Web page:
BLYER EX REL. NLRB v. Local Union No. 3, 44 F. Supp. 2d 493 (E.D.N.Y. 1999)

US District Court for the Eastern District of New York - 44 F. Supp. 2d 493 (E.D.N.Y. 1999)
April 27, 1999

44 F. Supp. 2d 493 (1999)

Alvin BLYER, Regional Director of Region 29 of the National Labor Relations Board, for and on behalf of the NATIONAL LABOR RELATIONS BOARD, Petitioner,

No. 99-CV-2077 (FB).

United States District Court, E.D. New York.

April 27, 1999.

Alvin Blyer, Regional Director, Region 29, National Labor Relations Board by *494 Sharon Chau, Board Agent, Brooklyn, NY, for petitioner.

Norman Rothfeld, New York City, for respondent.


BLOCK, District Judge.

The petitioner brings this application for a preliminary injunction, pursuant to section 10(1) of the National Labor Relations Act ("Act"), 29 U.S.C. § 160(1), pending final disposition of the matter involved herein, for alleged recognitional or organizational picketing by respondent Local Union No. 3, International Brotherhood of Electrical Workers, AFL CIO ("Local Union No. 3"), in violation of section 158(b) (7) (A) of the Act.[1] An evidentiary hearing was held by this Court on April 21, 1999.

The facts in this case are relatively straightforward. The employer, Genmar Electrical Contracting ("Genmar"), is an electrical contractor whose approximately sixteen employees have recently obtained union representation from United Construction Trades & Industrial Employees International Union ("UCTIU"). Specifically, in late October of 1999, Genmar employees signed union authorization cards, and subsequently a collective bargaining agreement between Genmar and UCTIU went into effect on November 3, 1999. Since on or about March 31, 1999, Local Union No. 3 has had a few people picketing Genmar at the site of its current contracting work, with signs that read, in essence, "Join Local 3 for Better Working Conditions."

The Second Circuit has held that,

[i]t is beyond any question that the role of a district court in a Section 10(1) proceeding is not to adjudicate the merits of the alleged violation, but rather to decide whether the Regional Director had reasonable cause to believe that the respondent has violated the Act. Reasonable cause has been interpreted to mean that there must be a `reasonable possibility' that the Board will sustain the unfair labor practice charge. That the Court's function is so circumscribed has been held in a number of cases.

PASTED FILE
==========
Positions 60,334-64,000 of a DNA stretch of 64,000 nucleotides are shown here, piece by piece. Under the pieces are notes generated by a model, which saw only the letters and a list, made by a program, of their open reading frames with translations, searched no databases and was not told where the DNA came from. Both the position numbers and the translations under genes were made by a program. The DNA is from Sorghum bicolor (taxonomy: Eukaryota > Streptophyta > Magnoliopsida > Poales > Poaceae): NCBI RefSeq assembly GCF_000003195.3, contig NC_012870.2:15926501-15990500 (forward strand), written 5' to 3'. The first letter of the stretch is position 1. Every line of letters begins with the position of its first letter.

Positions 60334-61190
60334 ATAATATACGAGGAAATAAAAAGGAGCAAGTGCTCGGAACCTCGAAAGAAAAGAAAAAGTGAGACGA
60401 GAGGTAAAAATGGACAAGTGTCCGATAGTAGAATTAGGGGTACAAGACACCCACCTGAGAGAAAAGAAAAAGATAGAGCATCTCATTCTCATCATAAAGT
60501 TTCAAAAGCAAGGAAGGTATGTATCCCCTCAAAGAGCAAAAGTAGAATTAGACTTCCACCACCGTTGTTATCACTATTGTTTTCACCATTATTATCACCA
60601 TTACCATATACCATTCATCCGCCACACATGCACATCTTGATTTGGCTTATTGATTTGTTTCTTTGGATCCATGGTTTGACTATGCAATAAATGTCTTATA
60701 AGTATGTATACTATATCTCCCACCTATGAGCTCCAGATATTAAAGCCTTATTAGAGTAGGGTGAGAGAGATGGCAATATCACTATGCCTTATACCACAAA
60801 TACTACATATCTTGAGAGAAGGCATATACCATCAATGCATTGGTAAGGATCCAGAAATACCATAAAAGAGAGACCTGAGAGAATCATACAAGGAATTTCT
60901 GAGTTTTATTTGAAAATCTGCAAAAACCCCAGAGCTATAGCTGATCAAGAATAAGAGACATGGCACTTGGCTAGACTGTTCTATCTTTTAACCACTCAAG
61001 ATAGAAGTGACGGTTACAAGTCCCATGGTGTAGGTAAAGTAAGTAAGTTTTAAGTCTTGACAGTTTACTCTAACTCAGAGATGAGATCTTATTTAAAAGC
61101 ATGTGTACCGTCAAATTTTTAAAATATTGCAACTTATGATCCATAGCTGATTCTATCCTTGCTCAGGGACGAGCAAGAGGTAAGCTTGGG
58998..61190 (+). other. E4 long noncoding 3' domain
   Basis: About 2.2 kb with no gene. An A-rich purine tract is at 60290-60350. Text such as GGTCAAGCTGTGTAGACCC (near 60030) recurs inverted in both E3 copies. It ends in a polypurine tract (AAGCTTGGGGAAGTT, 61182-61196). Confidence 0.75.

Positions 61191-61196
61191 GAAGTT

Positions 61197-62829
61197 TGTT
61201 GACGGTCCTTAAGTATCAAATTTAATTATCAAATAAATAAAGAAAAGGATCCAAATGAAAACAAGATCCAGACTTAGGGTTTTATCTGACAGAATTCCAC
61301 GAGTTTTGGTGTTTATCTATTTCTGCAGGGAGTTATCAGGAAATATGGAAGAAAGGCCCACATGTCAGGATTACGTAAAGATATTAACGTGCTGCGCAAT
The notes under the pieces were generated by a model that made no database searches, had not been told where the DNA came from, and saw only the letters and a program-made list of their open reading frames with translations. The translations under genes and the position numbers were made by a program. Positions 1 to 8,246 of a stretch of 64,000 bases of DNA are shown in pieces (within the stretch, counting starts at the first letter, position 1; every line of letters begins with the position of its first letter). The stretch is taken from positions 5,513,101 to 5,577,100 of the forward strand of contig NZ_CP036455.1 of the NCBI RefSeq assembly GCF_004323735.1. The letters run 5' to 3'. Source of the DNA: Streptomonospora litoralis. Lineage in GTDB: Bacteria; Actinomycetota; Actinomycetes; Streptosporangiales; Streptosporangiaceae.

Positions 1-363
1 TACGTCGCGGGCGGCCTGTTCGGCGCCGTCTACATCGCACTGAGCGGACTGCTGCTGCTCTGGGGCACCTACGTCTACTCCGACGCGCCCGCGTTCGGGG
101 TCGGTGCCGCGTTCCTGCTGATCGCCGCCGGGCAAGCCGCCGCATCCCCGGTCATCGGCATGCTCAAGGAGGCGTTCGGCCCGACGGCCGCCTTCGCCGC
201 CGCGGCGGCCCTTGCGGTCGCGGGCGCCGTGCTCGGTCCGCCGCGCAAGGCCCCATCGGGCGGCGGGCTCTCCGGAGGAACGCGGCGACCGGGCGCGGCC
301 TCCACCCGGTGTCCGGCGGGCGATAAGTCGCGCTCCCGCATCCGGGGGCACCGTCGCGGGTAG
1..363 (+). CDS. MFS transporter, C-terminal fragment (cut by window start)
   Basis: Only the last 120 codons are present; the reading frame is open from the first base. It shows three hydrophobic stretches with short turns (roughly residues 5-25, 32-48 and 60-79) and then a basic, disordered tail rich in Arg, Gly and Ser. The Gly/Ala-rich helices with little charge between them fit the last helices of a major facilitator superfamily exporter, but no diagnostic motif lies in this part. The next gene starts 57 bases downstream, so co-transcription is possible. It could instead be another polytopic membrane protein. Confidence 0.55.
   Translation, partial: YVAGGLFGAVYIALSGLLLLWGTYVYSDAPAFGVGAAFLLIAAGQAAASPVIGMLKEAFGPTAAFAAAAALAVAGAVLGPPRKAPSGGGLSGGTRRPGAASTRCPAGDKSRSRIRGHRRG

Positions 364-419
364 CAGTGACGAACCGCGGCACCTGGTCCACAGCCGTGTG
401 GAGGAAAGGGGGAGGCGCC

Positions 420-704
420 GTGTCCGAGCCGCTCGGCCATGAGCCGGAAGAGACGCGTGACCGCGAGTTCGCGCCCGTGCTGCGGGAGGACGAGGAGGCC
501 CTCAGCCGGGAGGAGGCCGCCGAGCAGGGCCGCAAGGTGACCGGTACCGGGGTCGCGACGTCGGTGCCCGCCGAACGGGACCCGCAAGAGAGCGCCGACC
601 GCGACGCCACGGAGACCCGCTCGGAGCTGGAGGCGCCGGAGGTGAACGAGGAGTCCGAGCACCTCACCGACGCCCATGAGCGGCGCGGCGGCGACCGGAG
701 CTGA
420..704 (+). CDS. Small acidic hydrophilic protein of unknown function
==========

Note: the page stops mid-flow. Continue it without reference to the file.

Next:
Kaynard v. Independent Routemen's Assoc., 479 F.2d 1070, 1072 (2d Cir. 1973) (emphasis added) (internal citations omitted). In addition to "reasonable cause," the Court must also determine "whether the temporary injunctive relief [requested] would be just and proper in terms of general equitable principles." Danielson v. Int'l Bhd. of Electrical Workers, 509 F.2d 1371, 1375 (2d Cir.1975) (internal citations and quotations omitted).

The Court finds that there is reasonable cause to believe that the UCTIU has been duly certified, and recognized by Genmar as the lawful representative of its employees. See 29 U.S.C. § 158(b) (7) (A). Therefore, the key question here is whether an object of Local Union No. 3's picketing was one of "forcing or requiring an employer to recognize or bargain with [Local Union No. 3] as the representative of his employees, or forcing or requiring the employees ... to accept or select [Local Union No. 3] as their collective bargaining representative...." 29 U.S.C. § 158(b) (7). In defining "an object," the Second Circuit has held that "`[r]ecognition or organization need not be the sole or principal object *495 of the picketing; it is sufficient to make out a violation if one of the union's objects is within the statutory language.'" Don Davis Pontiac, Inc. v. NLRB, 594 F.2d 327, 332 (2d Cir.1979) (emphasis added) (citing NLRB v. Suffolk County District Council of Carpenters, AFL CIO, 387 F.2d 170, 173 (2d Cir.1967)). In defining "forcing or requiring," the Second Circuit has held that such language "refers to the intended effect of the picketing, not the manner in which the picketing is carried on...." NLRB v. Local 239, Int'l Bhd. of Teamsters, Chauffeurs, Warehousemen and Helpers of America, 289 F.2d 41, 44 (2d Cir.1961).